The distal section 2 of the insertion tube 2 can be actively steered by controls on the operating handle 3 by means not shown but known to those skilled in the art. Indeed, suitable mechanisms are disclosed in WO2004/086957. The steerable feature of the distal end allows it to be guided through the cavity under inspection.

As shown in FIG. 3 the operating handle 3 is fixed to the proximal end of the insertion section 1 and is used to control and steer it. It is connected to the reusable parts of the system with the umbilical 4. The operating handle is used to steer the distal end of the insertion tube by use of control knobs 15. Access to the channel 14 of the insertion tube 2 is provided by closeable port 16. These enable tools to be inserted through the endoscope. A series of control buttons and switches 17 are provided to control various functions of the endoscope and PC. The functions of these switches can vary and be programmable. However, they conveniently will include a cursor control element, which may take to form of a rollable ball or joystick 17a, “left-click” button 17b, and “right-click” button 17c, each having the same functionality that mouse controls have, as typically employed with a personal computer.

As shown in FIG. 4, the flexible umbilical 4 consists of an irrigation channel 18 that continues through the handle 3 and communicates uninterruptedly with the channel 13 of the insertion end 2. At least, that is the preferred arrangement, with control of the irrigation function (driven by, or under the valve control of the control unit 6) being provided by the computer 10 under the direction of the buttons 17. However, there may equally be a valve control in the handle 3, although simplicity of construction suggests the former approach. Electrical connectors for image transmission and control functions, along with control of the illumination device 11, pass down a channel 19. Again, some connectors pass uninterrupted through the handle 3 into a lumen (not shown) connecting to the light 11 and camera 12, while some terminate at the handle 3. Indeed, some may be connect with switches or other elements such as LEDs in the handle 3, before progressing to the distal end 2.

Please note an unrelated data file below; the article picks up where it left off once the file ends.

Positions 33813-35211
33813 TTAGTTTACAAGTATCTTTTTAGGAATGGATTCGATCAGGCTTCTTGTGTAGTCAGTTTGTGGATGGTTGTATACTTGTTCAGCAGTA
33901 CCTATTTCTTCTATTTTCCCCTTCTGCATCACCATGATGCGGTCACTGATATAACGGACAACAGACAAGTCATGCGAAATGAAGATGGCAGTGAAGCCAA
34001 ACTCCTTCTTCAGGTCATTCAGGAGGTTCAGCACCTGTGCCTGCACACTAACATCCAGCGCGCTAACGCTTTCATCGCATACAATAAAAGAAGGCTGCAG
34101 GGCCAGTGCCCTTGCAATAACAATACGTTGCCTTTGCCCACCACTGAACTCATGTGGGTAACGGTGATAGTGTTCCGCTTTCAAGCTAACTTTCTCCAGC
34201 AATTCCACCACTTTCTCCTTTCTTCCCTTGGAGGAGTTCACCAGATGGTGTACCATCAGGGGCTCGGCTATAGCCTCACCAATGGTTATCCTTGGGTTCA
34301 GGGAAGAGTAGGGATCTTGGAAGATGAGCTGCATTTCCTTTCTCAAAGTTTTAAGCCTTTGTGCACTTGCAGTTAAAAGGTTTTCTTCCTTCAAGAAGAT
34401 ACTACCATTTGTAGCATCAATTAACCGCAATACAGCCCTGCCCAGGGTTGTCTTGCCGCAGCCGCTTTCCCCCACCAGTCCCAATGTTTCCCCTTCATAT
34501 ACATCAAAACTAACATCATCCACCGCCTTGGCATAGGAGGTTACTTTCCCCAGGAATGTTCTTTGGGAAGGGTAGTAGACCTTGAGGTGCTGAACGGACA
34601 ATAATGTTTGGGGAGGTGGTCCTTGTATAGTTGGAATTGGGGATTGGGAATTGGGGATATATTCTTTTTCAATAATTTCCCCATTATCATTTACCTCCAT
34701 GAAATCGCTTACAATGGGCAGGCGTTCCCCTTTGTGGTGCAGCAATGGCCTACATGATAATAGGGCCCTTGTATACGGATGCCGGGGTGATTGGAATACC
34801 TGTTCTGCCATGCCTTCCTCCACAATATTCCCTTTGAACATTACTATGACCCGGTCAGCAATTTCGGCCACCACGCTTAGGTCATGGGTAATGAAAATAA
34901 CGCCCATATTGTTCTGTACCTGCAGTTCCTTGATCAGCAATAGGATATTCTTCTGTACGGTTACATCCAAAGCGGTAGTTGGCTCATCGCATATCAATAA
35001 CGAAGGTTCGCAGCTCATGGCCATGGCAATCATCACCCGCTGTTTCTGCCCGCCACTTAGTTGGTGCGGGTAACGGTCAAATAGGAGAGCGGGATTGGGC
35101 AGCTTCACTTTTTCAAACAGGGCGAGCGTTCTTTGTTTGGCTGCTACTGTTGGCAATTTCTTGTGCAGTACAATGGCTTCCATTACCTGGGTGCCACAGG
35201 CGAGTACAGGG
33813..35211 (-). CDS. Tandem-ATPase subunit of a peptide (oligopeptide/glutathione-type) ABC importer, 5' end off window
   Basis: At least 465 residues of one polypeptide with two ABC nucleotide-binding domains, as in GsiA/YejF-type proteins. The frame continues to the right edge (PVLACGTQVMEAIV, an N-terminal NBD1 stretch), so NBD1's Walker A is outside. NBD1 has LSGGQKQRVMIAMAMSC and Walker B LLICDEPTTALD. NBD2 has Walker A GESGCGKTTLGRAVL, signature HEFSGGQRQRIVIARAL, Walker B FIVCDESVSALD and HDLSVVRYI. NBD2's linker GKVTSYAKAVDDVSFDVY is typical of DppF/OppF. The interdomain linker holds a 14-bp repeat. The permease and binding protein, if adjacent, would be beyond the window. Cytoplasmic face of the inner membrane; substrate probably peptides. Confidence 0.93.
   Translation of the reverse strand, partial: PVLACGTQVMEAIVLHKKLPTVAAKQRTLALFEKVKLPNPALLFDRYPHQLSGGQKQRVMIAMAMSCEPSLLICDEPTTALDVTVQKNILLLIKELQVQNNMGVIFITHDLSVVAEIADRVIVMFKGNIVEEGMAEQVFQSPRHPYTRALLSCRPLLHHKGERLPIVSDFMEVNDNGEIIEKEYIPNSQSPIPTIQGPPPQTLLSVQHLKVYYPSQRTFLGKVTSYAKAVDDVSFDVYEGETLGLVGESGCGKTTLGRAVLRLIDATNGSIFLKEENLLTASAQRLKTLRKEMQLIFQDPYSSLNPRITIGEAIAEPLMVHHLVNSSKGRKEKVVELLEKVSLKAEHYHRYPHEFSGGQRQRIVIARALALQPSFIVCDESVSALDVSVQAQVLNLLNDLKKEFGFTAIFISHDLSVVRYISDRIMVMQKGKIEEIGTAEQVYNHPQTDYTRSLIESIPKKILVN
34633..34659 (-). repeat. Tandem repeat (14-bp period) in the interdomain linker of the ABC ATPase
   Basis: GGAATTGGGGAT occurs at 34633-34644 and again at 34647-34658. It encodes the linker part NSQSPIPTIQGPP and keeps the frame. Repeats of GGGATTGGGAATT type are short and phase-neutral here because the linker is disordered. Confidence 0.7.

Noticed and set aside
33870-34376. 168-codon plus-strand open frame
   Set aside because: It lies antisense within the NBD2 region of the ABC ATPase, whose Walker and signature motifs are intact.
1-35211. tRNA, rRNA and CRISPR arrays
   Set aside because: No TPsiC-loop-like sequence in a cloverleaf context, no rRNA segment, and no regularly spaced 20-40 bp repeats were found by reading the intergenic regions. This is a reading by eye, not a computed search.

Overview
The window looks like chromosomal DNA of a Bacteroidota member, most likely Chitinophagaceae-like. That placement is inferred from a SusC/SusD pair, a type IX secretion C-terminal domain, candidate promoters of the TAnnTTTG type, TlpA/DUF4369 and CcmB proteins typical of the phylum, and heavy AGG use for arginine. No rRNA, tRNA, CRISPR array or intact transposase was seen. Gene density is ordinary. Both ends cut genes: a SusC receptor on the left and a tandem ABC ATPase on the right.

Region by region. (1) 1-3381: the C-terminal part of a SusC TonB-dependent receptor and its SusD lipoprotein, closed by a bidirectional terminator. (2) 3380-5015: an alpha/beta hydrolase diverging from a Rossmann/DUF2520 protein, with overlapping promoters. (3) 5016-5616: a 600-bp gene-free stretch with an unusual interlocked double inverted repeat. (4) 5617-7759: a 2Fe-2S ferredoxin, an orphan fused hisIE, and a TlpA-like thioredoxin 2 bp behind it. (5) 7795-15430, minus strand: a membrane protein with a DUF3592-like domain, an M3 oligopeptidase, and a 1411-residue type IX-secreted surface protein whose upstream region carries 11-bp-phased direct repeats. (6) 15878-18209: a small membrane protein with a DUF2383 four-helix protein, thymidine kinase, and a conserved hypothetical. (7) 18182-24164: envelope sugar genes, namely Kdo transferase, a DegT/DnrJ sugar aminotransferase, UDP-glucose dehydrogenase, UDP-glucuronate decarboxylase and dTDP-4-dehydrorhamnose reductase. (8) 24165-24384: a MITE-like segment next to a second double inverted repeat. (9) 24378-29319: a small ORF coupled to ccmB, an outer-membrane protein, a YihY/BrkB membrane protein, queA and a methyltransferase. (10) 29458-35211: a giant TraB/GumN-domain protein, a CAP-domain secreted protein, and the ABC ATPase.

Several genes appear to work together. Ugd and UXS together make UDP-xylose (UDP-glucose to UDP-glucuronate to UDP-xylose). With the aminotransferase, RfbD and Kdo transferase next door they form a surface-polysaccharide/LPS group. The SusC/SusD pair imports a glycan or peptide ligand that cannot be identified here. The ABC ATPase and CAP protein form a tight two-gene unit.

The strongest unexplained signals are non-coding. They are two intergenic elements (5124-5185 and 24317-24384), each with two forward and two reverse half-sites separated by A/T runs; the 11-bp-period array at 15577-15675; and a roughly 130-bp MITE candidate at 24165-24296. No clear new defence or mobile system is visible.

Finally, an aspiration channel 20 is provided in the umbilical 4 that connects, through the handle 3, with the lumen 14 of the insertion section. This connection is via the port 16. Preferably, as mentioned above, the aspiration is provided by the control unit 6 under computer 10 control, operable from the handle 3 by the mouse buttons 17. However, a manual valve could be incorporated in the handle 3. For example, closing the port 16 could connect suction to the lumen 14, whereas opening the port 16 may be arranged simultaneously to close the channel 20.

While a single umbilical 4 is shown connected to the control unit 6, there is no reason why separate umbilical connections to the computer 10 and to the control unit 6 should not be provided, with a further link (9, as shown) between the computer 10 and control unit 6. In this event, the umbilical connection to the computer is purely electronic, to provide control communication between the mouse controls on the handle 3, as well as image data communication and light source power to the distal end 2 of the endoscope, and the connection between the control unit and handle is purely for aspiration and irrigation ducting. Also, the cable 9, in this event, is purely for control by the computer 10 of valves and/or pumps (not shown) in the control unit 6.